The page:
On 22 April 2021, Switzerland’s federal government said it was aiming to have developed a standardised, forgery-proof and internationally recognised Covid certificate by the summer and that the final design would be unveiled by mid-May.
According to Swiss law, anyone who has been vaccinated, has recovered from or has recently tested negative for the SARS-CoV-2 virus should be able to obtain a Covid certificate.
The certificates, which will be in paper and smartphone formats, must be designed so that the information is held only in the certificate and at the place where the person was tested or vaccinated. The certificate must also be internationally compatible.
The government said it had consulted with the cantons, the Swiss Medical Association, Pharmasuisse, vaccinating doctors, pharmacies and experts in the field and had examined around 50 proposals. Over the next few weeks, organisations that will issue and check the certificates will also be invited to participate.
The focus will be on ensuring the security of the system and authenticating the bodies that will issue the certificates. Once the technical solutions are ready, they will be tested by internal and external specialists. The certificate must be personal and forgery-proof. This means additional identification, for example a passport or ID card, will be required when the certificate is presented.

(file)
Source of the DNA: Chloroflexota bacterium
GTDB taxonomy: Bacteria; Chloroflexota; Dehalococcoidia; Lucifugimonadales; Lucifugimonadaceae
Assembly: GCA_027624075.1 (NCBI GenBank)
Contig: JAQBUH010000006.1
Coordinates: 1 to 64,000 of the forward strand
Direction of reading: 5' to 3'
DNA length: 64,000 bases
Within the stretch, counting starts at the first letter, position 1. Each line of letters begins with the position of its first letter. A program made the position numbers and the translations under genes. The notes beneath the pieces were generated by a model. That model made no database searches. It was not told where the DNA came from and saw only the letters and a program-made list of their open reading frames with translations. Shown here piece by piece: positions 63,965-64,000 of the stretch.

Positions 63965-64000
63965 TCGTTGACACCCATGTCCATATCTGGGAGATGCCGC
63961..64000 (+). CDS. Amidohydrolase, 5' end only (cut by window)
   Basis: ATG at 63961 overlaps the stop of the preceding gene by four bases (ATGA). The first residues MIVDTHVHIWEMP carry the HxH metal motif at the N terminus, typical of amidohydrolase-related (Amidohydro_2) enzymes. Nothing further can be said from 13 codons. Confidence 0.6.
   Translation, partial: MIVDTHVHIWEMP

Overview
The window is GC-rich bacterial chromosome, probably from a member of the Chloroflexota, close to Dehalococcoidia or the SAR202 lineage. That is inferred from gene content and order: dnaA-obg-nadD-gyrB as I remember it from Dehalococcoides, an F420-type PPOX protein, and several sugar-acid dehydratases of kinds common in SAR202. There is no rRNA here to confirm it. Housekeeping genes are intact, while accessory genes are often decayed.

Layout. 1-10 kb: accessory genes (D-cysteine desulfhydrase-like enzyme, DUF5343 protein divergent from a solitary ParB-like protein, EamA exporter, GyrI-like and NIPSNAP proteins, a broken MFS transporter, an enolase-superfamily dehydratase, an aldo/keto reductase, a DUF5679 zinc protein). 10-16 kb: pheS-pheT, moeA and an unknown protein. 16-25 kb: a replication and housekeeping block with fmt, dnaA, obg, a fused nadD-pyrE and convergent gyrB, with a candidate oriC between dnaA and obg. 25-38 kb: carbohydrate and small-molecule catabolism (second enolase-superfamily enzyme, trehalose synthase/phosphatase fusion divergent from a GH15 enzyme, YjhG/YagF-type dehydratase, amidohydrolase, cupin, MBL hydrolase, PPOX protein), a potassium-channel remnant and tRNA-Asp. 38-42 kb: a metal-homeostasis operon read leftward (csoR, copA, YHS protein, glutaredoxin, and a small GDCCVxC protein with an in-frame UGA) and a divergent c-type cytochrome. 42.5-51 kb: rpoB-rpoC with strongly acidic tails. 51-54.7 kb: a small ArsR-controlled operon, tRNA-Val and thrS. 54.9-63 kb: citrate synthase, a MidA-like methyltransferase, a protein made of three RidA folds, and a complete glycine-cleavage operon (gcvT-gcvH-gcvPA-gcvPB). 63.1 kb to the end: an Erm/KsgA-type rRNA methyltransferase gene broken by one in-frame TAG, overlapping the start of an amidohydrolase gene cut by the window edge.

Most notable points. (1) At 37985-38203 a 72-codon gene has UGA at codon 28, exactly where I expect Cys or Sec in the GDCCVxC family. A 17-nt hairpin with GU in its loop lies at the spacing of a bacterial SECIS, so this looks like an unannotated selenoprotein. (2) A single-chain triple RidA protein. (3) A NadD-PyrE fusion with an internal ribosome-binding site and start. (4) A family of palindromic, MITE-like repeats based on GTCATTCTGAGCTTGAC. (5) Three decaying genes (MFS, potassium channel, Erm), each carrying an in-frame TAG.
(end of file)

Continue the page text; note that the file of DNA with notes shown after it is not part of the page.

The Swiss Covid certificate will be designed to be used to enter and leave other countries, and to be internationally compatible. The federal government is following the work of the World Health Organization (WHO) on the Smart Vaccination Certificate and the EU’s Digital Green Certificate to ensure it is internationally compatible.
Until the new Covid certificate is available, the proof of vaccination provided by vaccination centres and proof of a negative test result or evidence of recovery from the disease will be valid in Switzerland.
The government plans to have Covid certificates operational during June 2021.